A History of the County of Huntingdon: Volume 2. Originally published by Victoria County History, London, 1932.
This free content was digitised by double rekeying. All rights reserved.
Rorflea, Raeflea, Rafflea, Raffley (x cent.); Parva Ravele, Ravele Minor (xiii cent.).
The parish of Little Raveley has an area of 751 acres of clay land, most of which is agricultural. The land is fairly level, being for the greater part a little more than 100 ft. above ordnance datum. Raveley Wood, within the parish, and Wennington Wood, just outside in Abbots Ripton parish, form a considerable stretch of woodland along the southwest border. The village lies on the winding road from Broughton to Great Raveley at a point where a branch road goes westward to Wennington and Abbots Ripton. It consists only of the church, which is in the north-west angle formed by these roads, and some four farm houses, four cottages and four county council houses, the population in 1921 being only 45 persons.
LITTLE RAVELEY was a berewick or outlying hamlet of Wistow (q.v.) and was granted to Ramsey Abbey by St. Oswald, Archbishop of York. (fn. 1) Oswald's grant was confirmed by King Edgar in 974, by William the Conqueror in 1078 and by later sovereigns and popes. (fn. 2) It is not specifically mentioned in the Domesday Survey, but was included in the 9 hides entered under Wistow. The manor was held in demesne by the Abbot of Ramsey (fn. 3) down to the dissolution of the monastery in 1539 when, on 4 March 1539–40, the manor and advowson were granted to Richard Williams alias Cromwell. (fn. 4) The Cromwells held the manor until they became impoverished during the Civil Wars. About 1667 it passed to Lord Sandwich. (fn. 5) In 1691 (fn. 6) and 1749 (fn. 7) it was settled on behalf of the then Lord Sandwich. It was sold in December 1889 by Lord Sandwich to William Henry Fellowes, second Lord de Ramsey, (fn. 8) and his grandson Ailwin Edward Fellowes, third Lord de Ramsey, is now lord of the manor.
The church of ST. JAMES consists of a chancel (19¼ ft. by 14¾ ft.) and a nave (31 ft. by 16¾ ft.). The walls are of rubble with stone dressings partly plastered and the roofs covered with tiles. The chancel was probably built c. 1230, and the nave rebuilt late in the 14th century, when it was widened to the south. The chancel was restored in 1914.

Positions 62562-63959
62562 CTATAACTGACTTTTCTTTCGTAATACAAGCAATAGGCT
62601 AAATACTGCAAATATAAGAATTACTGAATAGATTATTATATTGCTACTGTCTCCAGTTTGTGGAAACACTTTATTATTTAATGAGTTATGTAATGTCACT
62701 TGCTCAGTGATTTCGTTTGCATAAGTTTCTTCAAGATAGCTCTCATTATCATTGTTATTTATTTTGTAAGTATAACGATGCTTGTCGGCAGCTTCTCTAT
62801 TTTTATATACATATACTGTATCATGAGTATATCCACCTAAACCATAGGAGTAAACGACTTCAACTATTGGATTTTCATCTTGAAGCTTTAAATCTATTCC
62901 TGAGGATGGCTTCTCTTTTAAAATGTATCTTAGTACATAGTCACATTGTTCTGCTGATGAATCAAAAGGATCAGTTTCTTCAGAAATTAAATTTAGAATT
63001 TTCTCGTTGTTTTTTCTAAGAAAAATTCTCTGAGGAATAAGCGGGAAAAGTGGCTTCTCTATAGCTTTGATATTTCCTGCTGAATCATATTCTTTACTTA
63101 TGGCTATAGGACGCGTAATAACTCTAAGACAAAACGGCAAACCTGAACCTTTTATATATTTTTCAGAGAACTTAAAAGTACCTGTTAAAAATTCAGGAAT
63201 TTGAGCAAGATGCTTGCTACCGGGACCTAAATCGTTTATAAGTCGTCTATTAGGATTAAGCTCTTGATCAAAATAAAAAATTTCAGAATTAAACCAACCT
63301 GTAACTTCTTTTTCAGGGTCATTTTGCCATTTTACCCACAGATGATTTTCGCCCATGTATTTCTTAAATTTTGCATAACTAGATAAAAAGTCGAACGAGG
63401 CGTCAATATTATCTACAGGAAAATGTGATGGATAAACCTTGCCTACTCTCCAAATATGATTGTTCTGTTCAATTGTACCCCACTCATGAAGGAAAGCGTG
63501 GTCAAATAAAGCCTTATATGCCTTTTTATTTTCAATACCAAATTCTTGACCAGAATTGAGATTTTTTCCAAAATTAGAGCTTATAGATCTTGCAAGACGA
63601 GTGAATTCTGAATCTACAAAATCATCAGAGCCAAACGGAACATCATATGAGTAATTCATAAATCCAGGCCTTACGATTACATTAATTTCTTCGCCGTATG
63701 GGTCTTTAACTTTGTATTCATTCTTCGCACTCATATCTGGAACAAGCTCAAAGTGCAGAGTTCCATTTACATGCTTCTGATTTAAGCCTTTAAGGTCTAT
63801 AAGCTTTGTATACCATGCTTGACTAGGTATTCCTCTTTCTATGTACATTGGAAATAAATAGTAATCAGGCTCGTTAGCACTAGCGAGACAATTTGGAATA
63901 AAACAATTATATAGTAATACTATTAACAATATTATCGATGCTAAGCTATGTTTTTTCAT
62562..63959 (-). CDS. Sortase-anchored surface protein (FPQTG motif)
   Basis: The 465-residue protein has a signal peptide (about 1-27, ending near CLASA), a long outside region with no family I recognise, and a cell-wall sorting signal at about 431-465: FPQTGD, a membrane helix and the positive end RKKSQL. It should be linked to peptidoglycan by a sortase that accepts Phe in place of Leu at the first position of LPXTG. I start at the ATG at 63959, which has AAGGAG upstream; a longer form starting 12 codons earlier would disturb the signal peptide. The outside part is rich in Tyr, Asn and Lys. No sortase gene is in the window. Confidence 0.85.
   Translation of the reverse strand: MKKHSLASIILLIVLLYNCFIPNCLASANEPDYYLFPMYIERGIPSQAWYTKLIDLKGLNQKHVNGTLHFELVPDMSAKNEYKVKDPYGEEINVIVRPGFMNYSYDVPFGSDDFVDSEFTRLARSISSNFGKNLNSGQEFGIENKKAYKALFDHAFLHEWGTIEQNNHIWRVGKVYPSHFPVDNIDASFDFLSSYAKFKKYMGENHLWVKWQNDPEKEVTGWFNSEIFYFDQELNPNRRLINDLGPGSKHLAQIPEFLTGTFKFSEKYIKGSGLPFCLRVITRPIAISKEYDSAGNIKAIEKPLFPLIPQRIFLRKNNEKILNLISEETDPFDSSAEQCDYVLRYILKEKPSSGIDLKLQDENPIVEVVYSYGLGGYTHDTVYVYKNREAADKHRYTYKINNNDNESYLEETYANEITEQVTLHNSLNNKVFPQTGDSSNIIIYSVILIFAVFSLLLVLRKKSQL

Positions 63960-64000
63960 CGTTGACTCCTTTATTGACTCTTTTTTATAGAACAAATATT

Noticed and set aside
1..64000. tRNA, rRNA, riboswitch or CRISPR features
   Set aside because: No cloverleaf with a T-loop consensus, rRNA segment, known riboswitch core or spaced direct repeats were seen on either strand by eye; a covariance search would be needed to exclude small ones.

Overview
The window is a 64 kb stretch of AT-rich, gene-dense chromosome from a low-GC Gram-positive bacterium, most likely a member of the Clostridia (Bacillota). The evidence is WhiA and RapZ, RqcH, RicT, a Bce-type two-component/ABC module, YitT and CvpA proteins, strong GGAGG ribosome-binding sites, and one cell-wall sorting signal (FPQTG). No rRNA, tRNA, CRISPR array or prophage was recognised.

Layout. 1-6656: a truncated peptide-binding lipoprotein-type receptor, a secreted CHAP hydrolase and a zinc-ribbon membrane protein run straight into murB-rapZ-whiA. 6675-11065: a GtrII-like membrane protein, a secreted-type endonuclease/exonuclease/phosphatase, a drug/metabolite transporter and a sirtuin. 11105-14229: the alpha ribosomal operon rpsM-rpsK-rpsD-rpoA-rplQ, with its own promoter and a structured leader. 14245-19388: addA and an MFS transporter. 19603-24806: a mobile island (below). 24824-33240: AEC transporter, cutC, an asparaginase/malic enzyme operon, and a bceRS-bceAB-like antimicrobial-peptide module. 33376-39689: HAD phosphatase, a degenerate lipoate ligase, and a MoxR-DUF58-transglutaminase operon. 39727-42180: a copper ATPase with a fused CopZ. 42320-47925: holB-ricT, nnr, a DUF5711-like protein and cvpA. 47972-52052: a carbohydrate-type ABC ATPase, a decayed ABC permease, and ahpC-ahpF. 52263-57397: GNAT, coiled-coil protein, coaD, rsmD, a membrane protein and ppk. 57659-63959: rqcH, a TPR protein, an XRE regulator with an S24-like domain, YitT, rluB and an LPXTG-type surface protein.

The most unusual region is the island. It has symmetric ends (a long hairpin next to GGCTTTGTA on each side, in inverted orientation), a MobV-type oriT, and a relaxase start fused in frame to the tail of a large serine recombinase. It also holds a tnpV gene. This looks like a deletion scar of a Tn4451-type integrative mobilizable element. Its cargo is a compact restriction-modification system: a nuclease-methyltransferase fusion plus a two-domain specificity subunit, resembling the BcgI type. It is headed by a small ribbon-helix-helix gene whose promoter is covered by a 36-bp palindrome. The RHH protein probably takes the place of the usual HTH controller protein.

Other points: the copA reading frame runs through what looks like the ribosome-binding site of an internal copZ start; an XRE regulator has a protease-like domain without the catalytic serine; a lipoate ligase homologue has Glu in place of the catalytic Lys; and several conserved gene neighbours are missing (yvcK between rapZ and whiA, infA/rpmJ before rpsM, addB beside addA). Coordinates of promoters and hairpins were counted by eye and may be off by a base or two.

The 13th-century chancel has a two-light east window of c. 1350, and just north of it is a foliated corbel-capital, of c. 1230. The north wall has a 14th-century square-headed two-light window. In the south wall is a similar window, a 13th-century doorway with bracketed lintel, a square-headed low-side window, a 13th-century piscina with trefoiled head, and a plain square recess. The arch is of early 16th-century date, of two orders, the inner carried on engaged shafts with moulded capitals and bases. The roof appears to be of late 15th-century date. The altar table is of mid-17th century, with turned legs.
The north wall of the late 14th-century nave has two original two-light windows and a blocked doorway. The south wall has two early 16th-century windows, a doorway of similar date and a 15th-century piscina with shelf. (fn. 9) The windows contain small fragments of ancient glass. The west wall has no window, but a large buttress in the middle; in the gable above is a bell-cot for two bells, formerly standing up above a flat roof, but now, by the raising of the gable, incorporated in the western wall and below the line of the present roof. The nave roof is mostly modern, but has three old tie-beams and braces.
The 15th-century font has an octagonal bowl with carved figures on the splayed under-edge, plain octagonal stem and base. The date 1377 is scratched upon the bowl.
In the nave is a plain 17th-century poor-box.
There is one bell inscribed: J. Taylor & Co., Founders, 1771. Recast 1883.
The registers are as follows:—(i) Baptisms 1595 to 1782, burials 1576 to 1782, and marriages 1577 to 1750; (ii) the official marriage book, 1756 to 1808. No doubt it covers the period 1754–1812, but the marriages were few; (iii) baptisms 1793 to 1801, and burials 1800 to 1812; the usual modern books.
The church plate consists of a silver cup and coverpaten of late 16th-century date, but without inscription or date-letter, and a pewter plate dated 1702.
Little Raveley was a chapelry subordinate to Wistow (q.v.) apparently until Wistow obtained parochial rights in 1351, when it was directly dependent upon Bury (q.v.). The chapel is first mentioned in the bull of Pope Alexander in 1178. (fn. 10) It is uncertain when it first acquired the parochial rights of baptism, marriage and burial, but the font is of the 15th century and the parish registers go back to 1576. The living was a donative, the incumbents, who were called chaplains or curates, being collated by the lord of the manor. In the Parliamentary Survey of 1649 (fn. 11) Little Raveley is said to be a chapelry of Bury and a donative worth £12 a year, and that Great Raveley, lying within a quarter of a mile, having neither church nor chapel, was very convenient to be joined to Little Raveley, but this proposal was not carried out. About 1867 Lord Sandwich, as lord of the manor, relinquished his right to the donative and the living became a vicarage in his patronage. The advowson passed with the manor in 1889 to Lord de Ramsey, whose grandson is now patron.
There are no charities for this parish.